We’re all scared here. Every part of life is as frightened to go on, to step up, to say yes to the next challenge as you are. Remember this equality, and you’ll show yourself time and again: “Oh! This is not so bad!”

Walking Away

Every battle in your life is a battle you chose to fight. We love to say, “I had no choice!” but, actually, we always do. Fathers walk away from their unexpected sons all the time. People quit their jobs or do the minimum and wait to get fired.

It’s hard to see in those more severe, more consequential situations, but even then, sometimes, walking away is the best thing we can do. A child growing up without a father might become a happier adult than one with a mean drunk for a dad.

Ironically, we are sometimes less likely to back down in much smaller matters where, actually, the benefit of walking away should be much more obvious. What do you stand to gain from arguing with your spouse about where to keep the shampoo? What do you get out of being angry at your bank for rejecting your verification documents? Most of the time, the reward is just that — anger — and anger only knows one target: you.

“Pick your battles,” we say, and while that’s great advice, we usually think about the wars we actually care to fight when we share it. But what about the clashes we never wanted to wrestle out to begin with? Often, we can just drop them altogether. No consequences. No hurt feelings. Just more inner peace.

Every battle in your life only happens if you continue showing up for it. Choose to walk away where the only way to win is to let go, and you’ll have more energy to persist where it matters.

500 Pieces

Last Christmas, my sister gave me Thanos’ Infinity Gauntlet — as a Lego set. The model has 500 pieces.

If even a small-scale replica of something immensely powerful — a glove that can wipe out half of humanity in one finger snap — takes half a thousand pieces to function, how many more parts must the real thing have? 1,000? 10,000? 100,000?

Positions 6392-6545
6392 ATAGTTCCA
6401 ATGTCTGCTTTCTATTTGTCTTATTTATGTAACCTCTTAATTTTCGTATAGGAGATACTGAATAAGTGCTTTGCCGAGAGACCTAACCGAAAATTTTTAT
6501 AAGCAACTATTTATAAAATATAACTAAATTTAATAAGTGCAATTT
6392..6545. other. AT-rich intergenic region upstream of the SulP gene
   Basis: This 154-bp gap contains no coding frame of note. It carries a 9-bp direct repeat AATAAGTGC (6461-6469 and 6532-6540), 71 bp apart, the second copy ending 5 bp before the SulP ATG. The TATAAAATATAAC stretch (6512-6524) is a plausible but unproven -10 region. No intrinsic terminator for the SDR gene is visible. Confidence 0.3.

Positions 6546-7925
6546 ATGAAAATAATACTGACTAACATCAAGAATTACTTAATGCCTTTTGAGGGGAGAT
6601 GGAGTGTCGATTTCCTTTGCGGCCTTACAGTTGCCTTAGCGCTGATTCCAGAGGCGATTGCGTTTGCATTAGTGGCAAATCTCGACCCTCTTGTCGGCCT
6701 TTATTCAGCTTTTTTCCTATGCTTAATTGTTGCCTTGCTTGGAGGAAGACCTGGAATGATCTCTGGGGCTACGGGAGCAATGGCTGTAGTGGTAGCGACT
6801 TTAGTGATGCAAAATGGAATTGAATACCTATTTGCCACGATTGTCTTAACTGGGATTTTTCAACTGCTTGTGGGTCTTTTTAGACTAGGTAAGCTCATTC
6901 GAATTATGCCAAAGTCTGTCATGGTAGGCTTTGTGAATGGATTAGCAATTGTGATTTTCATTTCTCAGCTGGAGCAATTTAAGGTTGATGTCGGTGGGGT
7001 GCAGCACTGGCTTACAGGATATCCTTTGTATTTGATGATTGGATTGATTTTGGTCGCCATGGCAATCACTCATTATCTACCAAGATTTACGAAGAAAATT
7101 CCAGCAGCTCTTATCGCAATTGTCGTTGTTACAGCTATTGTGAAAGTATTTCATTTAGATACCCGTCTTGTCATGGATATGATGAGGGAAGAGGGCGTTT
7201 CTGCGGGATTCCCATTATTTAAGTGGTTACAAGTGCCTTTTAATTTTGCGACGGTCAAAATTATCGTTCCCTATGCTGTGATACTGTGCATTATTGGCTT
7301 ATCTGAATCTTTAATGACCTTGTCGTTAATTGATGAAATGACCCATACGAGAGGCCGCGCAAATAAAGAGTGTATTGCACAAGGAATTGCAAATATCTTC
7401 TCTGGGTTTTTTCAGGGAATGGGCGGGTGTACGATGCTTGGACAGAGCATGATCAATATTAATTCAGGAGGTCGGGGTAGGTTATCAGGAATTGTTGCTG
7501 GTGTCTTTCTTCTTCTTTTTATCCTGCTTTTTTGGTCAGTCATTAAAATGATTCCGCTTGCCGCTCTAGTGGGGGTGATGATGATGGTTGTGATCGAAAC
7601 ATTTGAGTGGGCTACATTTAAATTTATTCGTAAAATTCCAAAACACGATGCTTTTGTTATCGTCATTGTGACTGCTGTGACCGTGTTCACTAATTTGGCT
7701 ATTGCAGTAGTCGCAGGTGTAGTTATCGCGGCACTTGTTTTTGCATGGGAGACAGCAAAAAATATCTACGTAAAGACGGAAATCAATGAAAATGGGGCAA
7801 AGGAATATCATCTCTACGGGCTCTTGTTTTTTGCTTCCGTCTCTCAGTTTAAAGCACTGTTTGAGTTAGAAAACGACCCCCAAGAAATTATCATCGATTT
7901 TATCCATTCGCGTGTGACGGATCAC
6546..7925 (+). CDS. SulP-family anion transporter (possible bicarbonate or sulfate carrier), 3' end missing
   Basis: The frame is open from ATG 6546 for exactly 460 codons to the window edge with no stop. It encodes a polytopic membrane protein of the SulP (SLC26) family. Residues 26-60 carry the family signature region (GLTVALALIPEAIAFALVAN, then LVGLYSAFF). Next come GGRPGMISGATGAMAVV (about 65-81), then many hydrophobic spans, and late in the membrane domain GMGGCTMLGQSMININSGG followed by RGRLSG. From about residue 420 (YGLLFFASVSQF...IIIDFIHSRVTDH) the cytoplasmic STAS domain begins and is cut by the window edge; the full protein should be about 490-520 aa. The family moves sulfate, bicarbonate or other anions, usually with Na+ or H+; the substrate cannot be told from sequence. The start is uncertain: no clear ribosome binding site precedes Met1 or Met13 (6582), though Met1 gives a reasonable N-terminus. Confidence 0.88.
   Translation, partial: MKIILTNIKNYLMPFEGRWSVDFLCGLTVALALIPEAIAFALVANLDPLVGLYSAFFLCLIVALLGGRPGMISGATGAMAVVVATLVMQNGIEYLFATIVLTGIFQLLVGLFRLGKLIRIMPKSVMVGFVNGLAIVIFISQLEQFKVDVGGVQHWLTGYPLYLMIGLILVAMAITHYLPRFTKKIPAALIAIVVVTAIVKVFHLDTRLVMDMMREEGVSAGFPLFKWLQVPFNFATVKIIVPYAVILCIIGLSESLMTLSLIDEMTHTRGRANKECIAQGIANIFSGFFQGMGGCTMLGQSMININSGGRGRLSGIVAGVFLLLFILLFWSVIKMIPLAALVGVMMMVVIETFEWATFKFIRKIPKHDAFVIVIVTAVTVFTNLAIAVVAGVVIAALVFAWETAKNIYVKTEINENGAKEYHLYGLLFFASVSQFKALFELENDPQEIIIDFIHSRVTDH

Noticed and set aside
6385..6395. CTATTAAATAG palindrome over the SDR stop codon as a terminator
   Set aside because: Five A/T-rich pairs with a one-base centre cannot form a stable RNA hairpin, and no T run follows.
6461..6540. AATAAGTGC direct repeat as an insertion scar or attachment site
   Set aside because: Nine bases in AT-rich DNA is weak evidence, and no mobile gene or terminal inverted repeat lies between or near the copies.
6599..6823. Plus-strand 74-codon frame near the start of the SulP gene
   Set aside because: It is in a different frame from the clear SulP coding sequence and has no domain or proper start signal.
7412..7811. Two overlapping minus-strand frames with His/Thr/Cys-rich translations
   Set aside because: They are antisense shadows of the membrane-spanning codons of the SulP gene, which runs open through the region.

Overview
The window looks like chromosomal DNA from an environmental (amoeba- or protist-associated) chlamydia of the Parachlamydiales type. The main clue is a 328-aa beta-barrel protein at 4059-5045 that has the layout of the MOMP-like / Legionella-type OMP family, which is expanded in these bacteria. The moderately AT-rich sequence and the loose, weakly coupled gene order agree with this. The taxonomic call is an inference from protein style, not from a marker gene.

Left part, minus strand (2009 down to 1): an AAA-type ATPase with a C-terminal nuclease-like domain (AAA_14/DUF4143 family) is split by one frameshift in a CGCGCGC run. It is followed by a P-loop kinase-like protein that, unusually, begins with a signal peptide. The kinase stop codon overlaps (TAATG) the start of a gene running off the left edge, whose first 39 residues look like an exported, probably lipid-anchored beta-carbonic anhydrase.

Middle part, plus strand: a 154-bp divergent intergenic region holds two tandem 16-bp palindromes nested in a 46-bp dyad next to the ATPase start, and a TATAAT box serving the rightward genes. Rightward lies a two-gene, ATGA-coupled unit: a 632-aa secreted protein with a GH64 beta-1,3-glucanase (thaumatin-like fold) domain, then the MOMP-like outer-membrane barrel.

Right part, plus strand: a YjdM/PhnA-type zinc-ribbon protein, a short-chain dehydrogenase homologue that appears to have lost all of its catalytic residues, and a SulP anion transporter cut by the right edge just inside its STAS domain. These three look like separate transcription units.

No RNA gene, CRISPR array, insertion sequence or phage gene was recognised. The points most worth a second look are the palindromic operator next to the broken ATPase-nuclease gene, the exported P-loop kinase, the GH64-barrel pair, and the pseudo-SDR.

Even if the pieces just resemble small steps on a long journey, whenever I have a tough week in business, when the bad news keep piling up, I like to remember I’m assembling 500 pieces — and today, I can only put one in place. Or two, perhaps. Maybe, on a productive day, even three. But no matter how strong my output or how unsettling the mails in my inbox, crafting a 500-part masterpiece is a long journey, and I’ve always just begun.

Whether your masterpiece is a book about fly fishing, a model train landscape of Switzerland, or a happy family of four in which your kids actually like going to school, you, too, are assembling your life 500 parts at a time. Every so rarely, you’ll put the last stone in place, and, for a brief moment, you’ll get to celebrate. Pump your fist. Snap your fingers. And then? Then, you grab the next Lego set and do it all over again.

Life is not finishing. Life is building. The final touch is only the cherry on top, and that’s what keeps the building fun. Rewarding. Perfectly balanced, as all things should be. Pick up one piece, put it in place, and you’ll see: One brick at a time is always the right pace, and if it takes as long as it takes, all timelines are exactly long enough.

Looking in the Wrong Place

In Letting Go of Nothing, Peter Russell tells a story about Nasreddin, a Muslim folk hero. Dubbed “the wise fool,” Nasreddin is street-smart, often outwitting both his adversaries and his friends. Sometimes, however, he is too clever for his own good, thus becoming the butt of the joke. This particular tale is an example of the latter.

Nasreddin was “outside his house one night, kneeling on the ground under a streetlamp, looking for his key,” Russell writes. “A neighbor joins in, scrabbling around in the dirt. After a while he asks, ‘Where exactly did you lose it?’ ‘In my house,’ comes the reply. ‘Well,’ asks the neighbor, being as tactful as possible, ‘why are you looking for it out here?’ ‘Because,’ replies the wise fool, ‘there’s more light out here.'”

It’s easy to laugh at Nasreddin’s silliness, but when it comes to happiness, aren’t we doing the same thing? “We look for it in the world around us because that is the world we know best,” Russell continues. “We know how to change it, how to gather possessions, how to make people and things behave the way we want. We know much less about our minds; they seem dark and mysterious. And so we keep chasing things and experiences in the external world, not realizing the key to feeling better lies within.”